This depended on perfecting the amount of ink on the plate in the different areas and varying the printing pressure using various hand tools (a combination of a Japanese ball bearing baren, convex glass lens and my trusty porcelain door knob). Each print took well over an hour to print by hand and the combination of maintaining sufficient pressure to transfer ink evenly, with repetitive circular motions using the hand tools over that time meant that it was also physically very demanding. As I was aiming for an edition of 60 prints, I decided that if I was to maintain my sanity and avoid repetitive strain injury, I needed to find a press large enough to accommodate the plate and paper.

lizzie printing 2A

Whilst removing a good deal of the physical strain of printing, a press still requires a good deal of (for want of a better word) “fiddling about” to get a good print. The strong even pressure offered by a press is great for helping to achieve solid areas of flat colour (like the black sea in this print) but such pressure over the more delicate areas, such as the dogs and lettering, can cause smudging and blurring. This is where hand printing was beneficial as it was possible to press harder on the areas of solid colour and go lighter on the dogs and lettering. However after several days around 40 prints of the planned edition of 60 had been printed and I plan to hand print the balance over the coming weeks.

 

Framed Dogs of the British Isles print

Framed print 60 x 80 cms

When I first had the idea for this print, I had doubts about the feasibility of carving the dogs and letters at such a small scale. I debated about whether to create it as a screen print or even as Giclee print of my original illustration, but lino is “my thing” and I wanted to push myself  and at least try to see if it was possible for me to carve and print successfully at this size and level of detail. I found it was best not to look to far ahead in the process and just concentrate on the immediate task ahead, carving one letter and one dog at a time! My perseverance and patience were certainly tested in the creation of this print but as President Theodore Roosevelt said, “Nothing worth having was ever achieved without effort”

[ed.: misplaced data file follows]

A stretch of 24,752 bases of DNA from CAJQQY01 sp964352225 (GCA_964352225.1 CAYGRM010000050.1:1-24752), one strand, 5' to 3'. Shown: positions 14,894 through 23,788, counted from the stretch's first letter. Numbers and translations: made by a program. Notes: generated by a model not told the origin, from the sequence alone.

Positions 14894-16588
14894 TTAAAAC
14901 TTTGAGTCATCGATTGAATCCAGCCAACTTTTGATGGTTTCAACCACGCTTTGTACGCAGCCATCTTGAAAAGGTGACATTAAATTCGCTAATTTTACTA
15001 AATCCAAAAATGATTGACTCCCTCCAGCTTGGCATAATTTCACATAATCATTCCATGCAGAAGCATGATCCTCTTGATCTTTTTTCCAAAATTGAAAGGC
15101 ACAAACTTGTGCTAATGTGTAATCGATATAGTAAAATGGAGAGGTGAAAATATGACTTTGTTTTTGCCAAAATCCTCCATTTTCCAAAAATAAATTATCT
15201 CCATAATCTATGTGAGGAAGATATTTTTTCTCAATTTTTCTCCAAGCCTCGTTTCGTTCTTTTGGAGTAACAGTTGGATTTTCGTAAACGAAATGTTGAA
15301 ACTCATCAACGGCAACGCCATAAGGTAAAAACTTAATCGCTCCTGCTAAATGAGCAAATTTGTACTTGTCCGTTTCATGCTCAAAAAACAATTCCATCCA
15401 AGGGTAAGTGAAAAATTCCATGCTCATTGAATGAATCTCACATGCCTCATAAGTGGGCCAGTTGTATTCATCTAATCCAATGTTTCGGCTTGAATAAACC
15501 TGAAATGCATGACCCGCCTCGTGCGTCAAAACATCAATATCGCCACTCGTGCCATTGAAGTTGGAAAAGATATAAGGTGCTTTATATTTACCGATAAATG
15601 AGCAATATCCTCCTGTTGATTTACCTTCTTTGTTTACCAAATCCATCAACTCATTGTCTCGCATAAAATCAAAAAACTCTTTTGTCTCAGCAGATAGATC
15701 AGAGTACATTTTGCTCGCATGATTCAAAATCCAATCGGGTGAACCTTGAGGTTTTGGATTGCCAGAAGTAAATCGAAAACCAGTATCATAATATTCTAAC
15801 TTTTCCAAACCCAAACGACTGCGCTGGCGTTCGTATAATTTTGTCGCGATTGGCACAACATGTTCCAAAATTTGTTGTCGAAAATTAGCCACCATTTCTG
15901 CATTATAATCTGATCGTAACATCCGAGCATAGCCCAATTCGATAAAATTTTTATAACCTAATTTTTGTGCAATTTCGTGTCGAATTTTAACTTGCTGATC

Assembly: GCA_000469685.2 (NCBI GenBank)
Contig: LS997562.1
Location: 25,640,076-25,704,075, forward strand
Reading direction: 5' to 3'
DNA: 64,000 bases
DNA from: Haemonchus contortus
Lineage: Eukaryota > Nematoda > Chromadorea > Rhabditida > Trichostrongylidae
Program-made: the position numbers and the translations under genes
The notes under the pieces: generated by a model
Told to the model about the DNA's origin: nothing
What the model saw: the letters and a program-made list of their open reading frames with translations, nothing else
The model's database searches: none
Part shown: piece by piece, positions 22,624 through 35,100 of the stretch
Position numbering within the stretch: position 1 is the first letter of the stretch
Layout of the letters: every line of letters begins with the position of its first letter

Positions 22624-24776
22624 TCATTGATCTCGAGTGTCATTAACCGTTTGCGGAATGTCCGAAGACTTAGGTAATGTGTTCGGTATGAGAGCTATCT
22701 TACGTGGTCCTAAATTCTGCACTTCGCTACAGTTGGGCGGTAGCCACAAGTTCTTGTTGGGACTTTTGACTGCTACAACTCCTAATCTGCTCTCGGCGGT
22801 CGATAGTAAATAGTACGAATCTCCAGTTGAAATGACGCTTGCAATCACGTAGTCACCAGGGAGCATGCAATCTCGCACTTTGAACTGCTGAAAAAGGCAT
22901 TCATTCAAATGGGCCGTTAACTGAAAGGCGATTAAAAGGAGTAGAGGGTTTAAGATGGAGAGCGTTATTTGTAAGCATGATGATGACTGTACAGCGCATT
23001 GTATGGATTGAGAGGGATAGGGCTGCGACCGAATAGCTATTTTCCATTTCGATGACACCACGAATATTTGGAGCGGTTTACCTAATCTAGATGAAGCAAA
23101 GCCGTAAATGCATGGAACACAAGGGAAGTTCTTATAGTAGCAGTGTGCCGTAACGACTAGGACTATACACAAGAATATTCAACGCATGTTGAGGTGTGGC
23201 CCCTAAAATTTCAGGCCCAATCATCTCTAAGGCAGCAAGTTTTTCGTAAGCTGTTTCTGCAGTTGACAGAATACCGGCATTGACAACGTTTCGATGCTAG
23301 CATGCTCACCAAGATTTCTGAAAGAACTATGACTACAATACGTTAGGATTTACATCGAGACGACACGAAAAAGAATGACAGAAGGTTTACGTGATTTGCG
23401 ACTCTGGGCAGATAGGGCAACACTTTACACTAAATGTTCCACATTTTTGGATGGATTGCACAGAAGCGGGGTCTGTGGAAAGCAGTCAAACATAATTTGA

Happy printing everyone!

Find out more on The Enlightened Hound’s website

 

 

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Christmas Cards for Dog Lovers

This year there are two Christmas card designs available, both of course with a dog theme.

The “12 Dogs of Christmas” has made a comeback, as it sold out last year and it is joined by “The Howling Dogs of Christmas” – a new design featuring my watercolour drawings of howling dogs.

The Howling Dogs of Christmas Card

The Howling Dogs of Christmas Card

It’s printed on thick, textured card and comes with a festive metallic silver envelope.

Howling Dogs of Christmas Card Pack of 10

Half the profits go to Hearing Dogs (for deaf people) and The Cinnamon Trust (who help the elderly and terminally ill keep their pets with them, when they may otherwise have to give them up).

Watercolour detail of Howling Dogs Christmas Card

Watercolour drawing detail of Howling Dogs Christmas Card

I’m not sure what the Hearing Dogs did with their share last year, but I got a lovely letter from The Cinnamon Trust who used their donation to help buy memory foam beds for 2 large, arthritic dogs.

Watercolour detail of Howling Dogs Christmas Card

Watercolour dog detail of Howling Dogs Christmas Card